cover art for Changing Journalism: Boosting Trust in the News Media. Joy Mayer

How Do We Fix It?

Changing Journalism: Boosting Trust in the News Media. Joy Mayer

Only four-in-ten Americans say they have a lot of trust in the news media. That's a big problem for our democracy, especially in this volatile presidential election year. While journalists are supposed to tell the truth and get the story right, just 35% of right-of-center voters have some trust in what they see on the news.

Democrats and independents are much more likely to trust journalists, but Americans of almost all shades of opinion are skeptical of the journalists, not only questioning the quality of their work but the intentions behind it.

Our guest is Joy Mayer, Director of the non-profit group, Trusting News, which has partnered with many local newsrooms around the country to help journalists earn consumers' trust.

While many reporters, writers and editors are reluctant to discuss their politics, most journalists have liberal or progressive views. "I think it's something we need to talk about more openly," Joy tells us.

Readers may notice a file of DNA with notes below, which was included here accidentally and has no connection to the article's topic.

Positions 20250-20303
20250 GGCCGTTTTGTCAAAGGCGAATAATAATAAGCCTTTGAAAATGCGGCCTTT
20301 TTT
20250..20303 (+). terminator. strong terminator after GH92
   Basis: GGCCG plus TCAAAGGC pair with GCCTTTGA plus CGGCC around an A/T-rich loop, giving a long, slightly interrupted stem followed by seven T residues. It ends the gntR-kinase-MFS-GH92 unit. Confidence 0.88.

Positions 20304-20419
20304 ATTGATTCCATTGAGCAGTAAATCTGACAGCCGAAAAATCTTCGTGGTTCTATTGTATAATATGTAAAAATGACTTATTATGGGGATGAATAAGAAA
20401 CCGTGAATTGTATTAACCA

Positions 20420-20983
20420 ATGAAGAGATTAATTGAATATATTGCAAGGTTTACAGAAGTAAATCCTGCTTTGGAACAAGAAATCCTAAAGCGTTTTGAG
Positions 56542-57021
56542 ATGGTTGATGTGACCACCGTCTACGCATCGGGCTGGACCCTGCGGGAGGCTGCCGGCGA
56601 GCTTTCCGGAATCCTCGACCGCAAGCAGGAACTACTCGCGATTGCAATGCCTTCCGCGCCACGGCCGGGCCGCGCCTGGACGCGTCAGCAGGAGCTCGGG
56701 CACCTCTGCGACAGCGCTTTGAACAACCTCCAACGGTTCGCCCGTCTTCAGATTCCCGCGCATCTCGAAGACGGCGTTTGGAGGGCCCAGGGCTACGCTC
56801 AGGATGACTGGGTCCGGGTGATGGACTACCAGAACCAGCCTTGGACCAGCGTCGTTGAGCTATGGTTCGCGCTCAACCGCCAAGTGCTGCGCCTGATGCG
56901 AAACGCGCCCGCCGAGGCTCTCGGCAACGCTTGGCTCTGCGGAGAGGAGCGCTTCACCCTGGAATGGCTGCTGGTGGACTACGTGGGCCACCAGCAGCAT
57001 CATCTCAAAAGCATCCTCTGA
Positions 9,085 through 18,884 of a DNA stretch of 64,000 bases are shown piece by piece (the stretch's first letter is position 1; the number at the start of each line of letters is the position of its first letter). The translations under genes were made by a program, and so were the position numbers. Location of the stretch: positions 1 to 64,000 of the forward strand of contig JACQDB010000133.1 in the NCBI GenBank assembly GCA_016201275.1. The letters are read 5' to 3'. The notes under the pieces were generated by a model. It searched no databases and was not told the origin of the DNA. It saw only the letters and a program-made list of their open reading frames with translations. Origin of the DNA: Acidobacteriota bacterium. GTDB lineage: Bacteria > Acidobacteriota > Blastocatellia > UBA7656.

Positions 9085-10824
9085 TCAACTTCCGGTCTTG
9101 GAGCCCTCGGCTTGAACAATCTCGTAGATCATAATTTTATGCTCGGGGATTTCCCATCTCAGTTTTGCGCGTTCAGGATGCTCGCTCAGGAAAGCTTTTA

In this episode, we look at bias, transparency, and constructive steps that the newsrooms can take to improve their reputation with a broad cross-section of Americans.

We first recorded our interview with Joy in the late summer of 2021. Since then polling shows that the gulf between many journalists and their readers, listeners, and viewers is as wide as ever.

Americans of all political views are switching off the news. Audiences are shrinking for local TV stations, most newspapers and public radio, even as they release podcasts, email newsletters and other newer forms of content. Polling by Pew Research found that more than half of journalists surveyed say every side does not always deserve equal coverage in the news. But three-quarters of the public say journalists should always strive to give all sides equal coverage.

Recommendation: Richard has just finished watching the first two seasons of "Dark Winds", a TV thriller and crime drama set on a Navajo Indian reservation in the southwest. Almost all of the actors and crew are native americans. Richard says: "This series is beautiful, exciting and compelling. The acting is first rate The scenery alone is reason enough to watch it."

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